Aster Matsumoto. The Matsumoto series is known for disease resistance and superior cut flower quality. Semi-double blooms are borne on long, strong stems that are very long lasting in the vase.  Blooming begins in mid-summer and doesn’t quit until late fall. And the best part is, the more flowers you cut, the quicker new buds arise. The large, yellow center is surrounded by layers of bright purple, pink or white petals and is eye-catching even from across the garden. They thrive in any sunny garden spot or container. 24" tall.

Gomphrena Las Vegas mix. Draw hummingbirds and butterflies to your garden with this heat tolerant cut flower. The pink, purple, and white clover-like flowers may also be dried quickly and easily, retaining color and shape for winter arrangements. Plant this 16-20" tall plant in a container for a long-lasting living bouquet.

Statice Supreme Blue. A hardy, low maintenance annual, this deep blue cut flower is drought, heat and pest resistant. They even thrive in poor soil conditions and bloom continuously from late spring until first frost. Cut statice just after they have begun to open for the most vibrant, lasting color. Ideal for dried arrangementslike celosia and gomphrena.

These are just some of the affordable and easy to grow cut flowers available. Think of all the bouquets you’ll be able to  make this year from your own garden grown flowers.


Bouquets from Your own Garden

A gardener’s life:  water, prune, plant, rake, weed, stake. Repeat as necessary. Then smell the roses, harvest the vegetables and It’s great to be out in the garden among your beautiful plants. Reward yourself and bring the outside in.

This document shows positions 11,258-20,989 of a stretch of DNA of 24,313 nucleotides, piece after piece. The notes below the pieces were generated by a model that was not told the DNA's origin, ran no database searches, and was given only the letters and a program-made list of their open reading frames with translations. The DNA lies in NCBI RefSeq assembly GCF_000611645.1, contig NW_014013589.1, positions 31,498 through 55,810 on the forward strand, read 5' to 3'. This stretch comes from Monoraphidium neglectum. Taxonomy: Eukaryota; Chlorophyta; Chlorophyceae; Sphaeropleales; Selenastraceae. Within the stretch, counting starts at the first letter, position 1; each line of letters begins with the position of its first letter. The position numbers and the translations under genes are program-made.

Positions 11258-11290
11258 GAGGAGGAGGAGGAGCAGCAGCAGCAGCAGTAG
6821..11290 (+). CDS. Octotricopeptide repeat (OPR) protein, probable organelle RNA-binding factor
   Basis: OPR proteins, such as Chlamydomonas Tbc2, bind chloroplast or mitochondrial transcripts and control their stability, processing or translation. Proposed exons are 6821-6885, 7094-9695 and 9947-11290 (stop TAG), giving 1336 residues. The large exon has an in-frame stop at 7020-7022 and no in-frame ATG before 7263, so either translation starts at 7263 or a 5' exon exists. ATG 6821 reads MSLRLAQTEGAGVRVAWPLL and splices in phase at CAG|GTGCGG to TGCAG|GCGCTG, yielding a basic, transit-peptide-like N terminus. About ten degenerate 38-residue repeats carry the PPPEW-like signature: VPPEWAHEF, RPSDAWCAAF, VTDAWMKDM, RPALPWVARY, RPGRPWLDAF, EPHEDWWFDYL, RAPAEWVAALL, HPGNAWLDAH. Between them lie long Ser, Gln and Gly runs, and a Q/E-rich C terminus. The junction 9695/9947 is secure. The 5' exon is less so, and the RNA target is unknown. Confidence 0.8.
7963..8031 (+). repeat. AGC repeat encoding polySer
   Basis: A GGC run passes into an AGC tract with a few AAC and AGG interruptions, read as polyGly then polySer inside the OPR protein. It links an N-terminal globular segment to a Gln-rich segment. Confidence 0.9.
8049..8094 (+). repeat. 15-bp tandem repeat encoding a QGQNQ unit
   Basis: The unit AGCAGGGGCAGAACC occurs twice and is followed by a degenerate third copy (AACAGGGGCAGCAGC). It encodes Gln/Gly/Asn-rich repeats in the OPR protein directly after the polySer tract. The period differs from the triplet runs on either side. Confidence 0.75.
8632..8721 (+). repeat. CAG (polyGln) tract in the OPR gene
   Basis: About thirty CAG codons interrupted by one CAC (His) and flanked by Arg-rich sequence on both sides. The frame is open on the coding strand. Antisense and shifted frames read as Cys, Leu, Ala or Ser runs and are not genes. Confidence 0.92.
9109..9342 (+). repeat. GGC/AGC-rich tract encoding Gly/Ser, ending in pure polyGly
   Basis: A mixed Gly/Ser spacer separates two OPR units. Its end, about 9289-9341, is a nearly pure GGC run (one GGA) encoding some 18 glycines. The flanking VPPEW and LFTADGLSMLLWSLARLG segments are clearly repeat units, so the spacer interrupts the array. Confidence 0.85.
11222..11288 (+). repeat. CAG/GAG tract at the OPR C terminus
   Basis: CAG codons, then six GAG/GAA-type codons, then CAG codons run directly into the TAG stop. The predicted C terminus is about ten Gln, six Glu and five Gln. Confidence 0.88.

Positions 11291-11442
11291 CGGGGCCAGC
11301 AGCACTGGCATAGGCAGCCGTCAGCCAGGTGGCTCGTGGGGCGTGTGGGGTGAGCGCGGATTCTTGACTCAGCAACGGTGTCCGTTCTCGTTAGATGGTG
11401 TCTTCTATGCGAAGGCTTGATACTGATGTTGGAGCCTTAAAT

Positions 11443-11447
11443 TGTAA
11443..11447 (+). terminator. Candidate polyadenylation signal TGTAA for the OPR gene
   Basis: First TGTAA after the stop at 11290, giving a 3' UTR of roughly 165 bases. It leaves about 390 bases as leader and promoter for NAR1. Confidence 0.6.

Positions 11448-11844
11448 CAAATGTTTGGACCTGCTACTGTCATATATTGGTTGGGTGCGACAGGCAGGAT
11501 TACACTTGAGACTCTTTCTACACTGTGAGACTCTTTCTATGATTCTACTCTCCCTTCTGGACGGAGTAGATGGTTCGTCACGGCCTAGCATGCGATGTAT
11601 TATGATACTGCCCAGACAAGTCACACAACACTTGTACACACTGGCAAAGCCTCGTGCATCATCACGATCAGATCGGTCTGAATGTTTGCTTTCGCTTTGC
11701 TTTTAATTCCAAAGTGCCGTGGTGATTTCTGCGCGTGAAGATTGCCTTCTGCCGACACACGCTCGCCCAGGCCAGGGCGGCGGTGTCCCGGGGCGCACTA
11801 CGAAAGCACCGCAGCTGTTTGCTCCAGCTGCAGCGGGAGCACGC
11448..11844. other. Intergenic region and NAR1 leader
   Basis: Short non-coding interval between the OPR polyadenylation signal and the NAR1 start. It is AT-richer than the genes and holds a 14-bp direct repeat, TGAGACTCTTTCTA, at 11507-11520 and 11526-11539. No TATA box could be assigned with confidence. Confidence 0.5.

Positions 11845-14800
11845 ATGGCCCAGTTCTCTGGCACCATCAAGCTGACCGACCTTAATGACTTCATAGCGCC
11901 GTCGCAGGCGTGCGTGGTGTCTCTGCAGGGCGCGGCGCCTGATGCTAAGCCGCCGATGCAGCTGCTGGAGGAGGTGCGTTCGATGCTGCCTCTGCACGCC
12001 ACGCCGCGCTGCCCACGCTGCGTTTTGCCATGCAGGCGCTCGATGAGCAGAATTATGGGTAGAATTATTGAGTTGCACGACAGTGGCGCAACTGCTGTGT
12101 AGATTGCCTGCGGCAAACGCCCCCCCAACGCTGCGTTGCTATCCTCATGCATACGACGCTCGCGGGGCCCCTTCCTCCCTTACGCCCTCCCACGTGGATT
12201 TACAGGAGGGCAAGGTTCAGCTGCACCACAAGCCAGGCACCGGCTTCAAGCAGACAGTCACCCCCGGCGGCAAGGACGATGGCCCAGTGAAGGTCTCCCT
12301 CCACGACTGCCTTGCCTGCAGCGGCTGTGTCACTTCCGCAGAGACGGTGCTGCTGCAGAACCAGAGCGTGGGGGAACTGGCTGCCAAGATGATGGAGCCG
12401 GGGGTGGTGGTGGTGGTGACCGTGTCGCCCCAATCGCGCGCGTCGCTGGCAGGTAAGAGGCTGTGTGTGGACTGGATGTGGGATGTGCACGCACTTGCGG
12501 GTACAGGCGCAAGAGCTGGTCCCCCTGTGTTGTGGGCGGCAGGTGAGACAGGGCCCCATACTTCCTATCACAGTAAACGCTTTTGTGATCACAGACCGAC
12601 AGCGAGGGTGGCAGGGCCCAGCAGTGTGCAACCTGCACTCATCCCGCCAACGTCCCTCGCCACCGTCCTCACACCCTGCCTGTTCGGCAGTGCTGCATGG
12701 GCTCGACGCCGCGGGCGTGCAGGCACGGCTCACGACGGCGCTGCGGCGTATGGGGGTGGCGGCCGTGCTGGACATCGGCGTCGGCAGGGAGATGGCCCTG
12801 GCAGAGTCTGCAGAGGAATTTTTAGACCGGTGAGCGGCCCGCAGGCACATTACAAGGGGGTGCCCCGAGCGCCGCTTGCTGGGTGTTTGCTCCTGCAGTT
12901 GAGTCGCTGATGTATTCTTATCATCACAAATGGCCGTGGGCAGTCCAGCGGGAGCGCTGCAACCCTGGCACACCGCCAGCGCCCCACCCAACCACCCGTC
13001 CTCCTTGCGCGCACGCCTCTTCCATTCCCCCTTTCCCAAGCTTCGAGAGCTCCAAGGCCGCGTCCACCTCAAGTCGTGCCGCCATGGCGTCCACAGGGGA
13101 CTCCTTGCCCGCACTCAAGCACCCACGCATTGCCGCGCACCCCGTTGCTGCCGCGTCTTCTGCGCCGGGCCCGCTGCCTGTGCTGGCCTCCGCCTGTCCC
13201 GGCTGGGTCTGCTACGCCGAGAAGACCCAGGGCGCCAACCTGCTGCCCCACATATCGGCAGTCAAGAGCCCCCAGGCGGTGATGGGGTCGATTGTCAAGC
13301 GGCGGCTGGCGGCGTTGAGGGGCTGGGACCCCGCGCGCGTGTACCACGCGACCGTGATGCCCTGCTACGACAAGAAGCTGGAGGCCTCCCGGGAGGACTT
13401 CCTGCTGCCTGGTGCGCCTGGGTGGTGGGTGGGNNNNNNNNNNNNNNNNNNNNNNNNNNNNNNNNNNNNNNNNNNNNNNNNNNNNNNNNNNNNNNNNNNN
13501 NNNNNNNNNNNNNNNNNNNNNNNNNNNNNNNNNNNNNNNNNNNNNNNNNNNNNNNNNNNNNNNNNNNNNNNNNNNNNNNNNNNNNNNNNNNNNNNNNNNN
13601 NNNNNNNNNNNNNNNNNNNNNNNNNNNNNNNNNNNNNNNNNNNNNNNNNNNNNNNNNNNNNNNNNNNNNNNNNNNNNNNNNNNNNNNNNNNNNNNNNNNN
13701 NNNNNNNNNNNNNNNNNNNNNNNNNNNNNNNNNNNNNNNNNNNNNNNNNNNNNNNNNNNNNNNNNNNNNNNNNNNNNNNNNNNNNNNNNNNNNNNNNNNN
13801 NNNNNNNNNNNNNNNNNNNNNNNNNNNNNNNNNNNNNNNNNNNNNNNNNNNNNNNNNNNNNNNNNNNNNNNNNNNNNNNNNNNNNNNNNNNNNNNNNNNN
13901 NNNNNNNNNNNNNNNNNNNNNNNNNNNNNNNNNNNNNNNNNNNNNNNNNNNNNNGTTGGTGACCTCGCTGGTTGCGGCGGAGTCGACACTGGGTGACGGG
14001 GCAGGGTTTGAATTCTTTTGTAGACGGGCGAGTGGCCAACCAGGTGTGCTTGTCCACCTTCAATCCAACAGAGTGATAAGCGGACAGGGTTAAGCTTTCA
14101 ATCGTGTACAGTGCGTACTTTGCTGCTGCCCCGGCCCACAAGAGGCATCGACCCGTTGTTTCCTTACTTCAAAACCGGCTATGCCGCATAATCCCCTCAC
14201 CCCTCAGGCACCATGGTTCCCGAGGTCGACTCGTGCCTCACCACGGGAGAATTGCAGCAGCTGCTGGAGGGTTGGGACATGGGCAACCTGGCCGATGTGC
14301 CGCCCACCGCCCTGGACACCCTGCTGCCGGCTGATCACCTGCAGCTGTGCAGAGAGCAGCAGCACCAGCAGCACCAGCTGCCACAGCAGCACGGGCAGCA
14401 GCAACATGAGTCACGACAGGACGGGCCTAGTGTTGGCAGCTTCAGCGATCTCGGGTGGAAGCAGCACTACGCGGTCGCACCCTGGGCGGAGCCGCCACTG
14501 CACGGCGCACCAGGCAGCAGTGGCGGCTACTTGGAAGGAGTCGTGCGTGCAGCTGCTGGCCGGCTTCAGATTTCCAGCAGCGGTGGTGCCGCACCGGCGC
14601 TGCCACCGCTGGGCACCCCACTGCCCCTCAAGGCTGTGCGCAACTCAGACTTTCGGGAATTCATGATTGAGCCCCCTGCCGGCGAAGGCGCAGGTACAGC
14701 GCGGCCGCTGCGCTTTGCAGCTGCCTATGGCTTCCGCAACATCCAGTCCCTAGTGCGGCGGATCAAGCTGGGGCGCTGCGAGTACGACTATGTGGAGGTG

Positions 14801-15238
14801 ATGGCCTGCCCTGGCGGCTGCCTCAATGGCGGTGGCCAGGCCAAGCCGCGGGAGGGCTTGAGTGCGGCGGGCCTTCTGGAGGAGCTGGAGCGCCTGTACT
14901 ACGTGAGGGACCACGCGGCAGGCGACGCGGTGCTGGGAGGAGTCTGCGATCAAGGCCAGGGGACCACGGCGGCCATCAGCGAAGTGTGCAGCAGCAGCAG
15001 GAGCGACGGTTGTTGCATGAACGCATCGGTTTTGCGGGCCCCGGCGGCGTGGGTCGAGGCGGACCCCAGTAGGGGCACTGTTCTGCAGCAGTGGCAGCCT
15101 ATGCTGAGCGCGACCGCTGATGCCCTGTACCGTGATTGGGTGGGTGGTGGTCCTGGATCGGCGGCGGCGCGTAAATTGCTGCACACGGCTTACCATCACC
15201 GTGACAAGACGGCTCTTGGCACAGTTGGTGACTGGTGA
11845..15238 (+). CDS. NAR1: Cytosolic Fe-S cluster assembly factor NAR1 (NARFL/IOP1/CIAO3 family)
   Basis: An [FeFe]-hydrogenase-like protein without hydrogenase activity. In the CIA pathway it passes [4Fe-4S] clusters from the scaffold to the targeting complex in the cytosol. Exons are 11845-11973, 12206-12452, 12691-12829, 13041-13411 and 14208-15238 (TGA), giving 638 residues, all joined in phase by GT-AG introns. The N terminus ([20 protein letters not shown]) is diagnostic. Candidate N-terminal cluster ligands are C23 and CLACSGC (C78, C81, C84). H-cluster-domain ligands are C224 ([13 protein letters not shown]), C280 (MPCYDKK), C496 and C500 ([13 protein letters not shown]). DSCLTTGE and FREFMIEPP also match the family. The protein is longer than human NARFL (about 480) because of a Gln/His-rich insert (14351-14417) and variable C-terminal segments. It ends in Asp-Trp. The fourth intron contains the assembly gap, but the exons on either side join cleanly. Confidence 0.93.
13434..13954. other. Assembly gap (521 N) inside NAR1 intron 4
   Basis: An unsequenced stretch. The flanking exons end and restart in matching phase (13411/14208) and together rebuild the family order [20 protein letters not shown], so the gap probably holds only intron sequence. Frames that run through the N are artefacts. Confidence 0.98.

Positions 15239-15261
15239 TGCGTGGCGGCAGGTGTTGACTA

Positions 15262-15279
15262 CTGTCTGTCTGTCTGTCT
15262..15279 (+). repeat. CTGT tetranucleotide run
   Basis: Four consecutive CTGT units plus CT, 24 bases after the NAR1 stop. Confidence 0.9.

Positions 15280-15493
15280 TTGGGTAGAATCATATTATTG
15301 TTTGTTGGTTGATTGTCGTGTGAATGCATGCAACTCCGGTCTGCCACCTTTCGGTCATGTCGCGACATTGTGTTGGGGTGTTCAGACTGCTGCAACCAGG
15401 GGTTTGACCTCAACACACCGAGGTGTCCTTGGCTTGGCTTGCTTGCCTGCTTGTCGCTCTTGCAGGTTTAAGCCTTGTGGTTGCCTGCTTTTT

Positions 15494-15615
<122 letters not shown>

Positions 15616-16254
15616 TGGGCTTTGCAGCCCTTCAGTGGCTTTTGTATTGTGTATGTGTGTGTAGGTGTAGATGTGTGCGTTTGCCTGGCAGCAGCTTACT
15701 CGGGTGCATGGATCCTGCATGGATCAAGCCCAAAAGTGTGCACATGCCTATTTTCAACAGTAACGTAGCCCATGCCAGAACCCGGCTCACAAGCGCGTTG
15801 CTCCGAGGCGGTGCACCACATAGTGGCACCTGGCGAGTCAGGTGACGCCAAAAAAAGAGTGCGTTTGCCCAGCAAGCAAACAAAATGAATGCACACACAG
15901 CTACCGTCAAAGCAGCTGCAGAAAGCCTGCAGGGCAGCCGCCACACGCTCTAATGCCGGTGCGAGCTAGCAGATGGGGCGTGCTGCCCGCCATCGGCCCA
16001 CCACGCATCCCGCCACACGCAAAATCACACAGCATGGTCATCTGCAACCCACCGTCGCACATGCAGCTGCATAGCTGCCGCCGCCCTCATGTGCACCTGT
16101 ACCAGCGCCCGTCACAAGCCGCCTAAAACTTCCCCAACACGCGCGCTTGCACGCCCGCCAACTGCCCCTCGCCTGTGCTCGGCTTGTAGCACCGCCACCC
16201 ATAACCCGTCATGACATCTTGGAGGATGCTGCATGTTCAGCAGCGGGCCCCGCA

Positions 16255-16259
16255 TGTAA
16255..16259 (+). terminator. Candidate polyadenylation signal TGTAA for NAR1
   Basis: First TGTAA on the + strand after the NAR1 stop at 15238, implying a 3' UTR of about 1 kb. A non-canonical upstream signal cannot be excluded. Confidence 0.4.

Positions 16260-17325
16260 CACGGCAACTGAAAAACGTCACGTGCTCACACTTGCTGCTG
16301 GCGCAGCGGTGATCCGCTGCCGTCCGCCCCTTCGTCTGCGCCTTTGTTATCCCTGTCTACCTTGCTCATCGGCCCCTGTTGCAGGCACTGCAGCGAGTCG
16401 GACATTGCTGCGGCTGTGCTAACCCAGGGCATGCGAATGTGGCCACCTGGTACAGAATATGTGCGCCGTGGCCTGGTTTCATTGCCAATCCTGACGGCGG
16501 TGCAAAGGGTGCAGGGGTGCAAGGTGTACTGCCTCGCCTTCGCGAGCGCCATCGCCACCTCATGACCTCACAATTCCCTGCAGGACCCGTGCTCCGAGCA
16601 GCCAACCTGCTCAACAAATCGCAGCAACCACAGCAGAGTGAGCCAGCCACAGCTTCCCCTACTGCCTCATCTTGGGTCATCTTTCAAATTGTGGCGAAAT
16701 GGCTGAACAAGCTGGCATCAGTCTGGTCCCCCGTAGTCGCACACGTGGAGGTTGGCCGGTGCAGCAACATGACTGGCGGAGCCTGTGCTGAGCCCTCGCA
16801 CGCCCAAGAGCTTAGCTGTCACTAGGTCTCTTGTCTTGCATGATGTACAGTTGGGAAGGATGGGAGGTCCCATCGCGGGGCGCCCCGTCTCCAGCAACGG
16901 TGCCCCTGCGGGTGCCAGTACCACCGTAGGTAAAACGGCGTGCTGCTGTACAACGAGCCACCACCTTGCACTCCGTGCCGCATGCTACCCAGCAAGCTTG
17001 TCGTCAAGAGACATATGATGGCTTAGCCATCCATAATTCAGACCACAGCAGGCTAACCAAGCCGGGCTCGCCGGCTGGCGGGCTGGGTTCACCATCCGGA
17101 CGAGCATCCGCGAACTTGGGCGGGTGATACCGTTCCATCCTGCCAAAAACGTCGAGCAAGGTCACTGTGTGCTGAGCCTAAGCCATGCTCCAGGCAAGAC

Have you ever seen the spectacular arrangements made weekly for the mansion at Filoli Gardens in Woodside? They are truly breathtaking, composed of whatever plants and flowers happen to catch the eye of the harvester. You can have this too for your own dining room table, kitchen, bedroom or bath.

Until about 100 years ago, one of the most important areas of any large garden was the cutting garden, where flowers were harvested like a crop and taken inside for display. Today our lifestyles and tastes are reflected in bouquets that are more casual. The bouquets you make from garden grown flowers, interesting foliage branches, grasses, vines and even herbs always seem to have more personality and cottage garden softness than ones bought from the store.

While just about any plant material that strikes your fancy will work in a mixed bouquet there are four types of plant forms that naturally look good togetherSpires for height and architectural properties ( liatris, snapdragon,gladiola, salvia, Bells-of-Ireland),  Round for focus ( roses, dahlias, long-stemmed marigolds, peonies), lacy for fillers ( ferns, baby’s breath, dill ) , foliage ( abelia, breath of heaven, Calif. bay ), and ornamental grasses.

Here are some unsung beauties to grow and add to your arrangements.
* Love-lies-bleeding ( Amaranthus caudatus ) Long, to 18", pendulous ropes of red flower clusters. Handsome mixed with bold companions like zinnias and sunflowers. Good dried flower.
* Bells-of-Ireland ( Moluccela laevis ) Showy, apple-green flower spikes, long lasting in either fresh or dried arrangements.
* Transvaal daisy ( Gebera jamesonii) Perennial, long-stemmed varieties bloom nearly year round with peaks in early summer and late fall. Prized cut flower. Split stem end, dip in boiling water and stand in deep water with sugar for long vase life.
* Lisianthus. Perennial grown as an annual. Flowers resemble roses in shade of purplish-blue, pink, and white. Blooms all summer on strong stalks.
*Pink muhly grass ( Muhlenbergia capillaris) airy plumes of feathery, deep rosy-pink flowers on tall stems. Drought tolerant.

There are so many plants to use in bouquets. Don’t forget grapes and other vines, herbs, woody trees branches and shrub foliage look great, too

The best time to cut is early in the morning. Cut non-woody stems on a slant for maximum water absorption. Cut woody stems straight across and smash the ends. Plunge immediately in a bucket of tepid water. Indoors, fill the kitchen sink with cool water and recut each stem under water so an air bubble doesn’t keep the water from being absorbed.

Then pull off any foliage or flowers that will be below the water level in the vase. Fill the vase with lukewarm water. You can add cut flower food but I find that changing the water every two days and making sure no foliage is under water works just as well.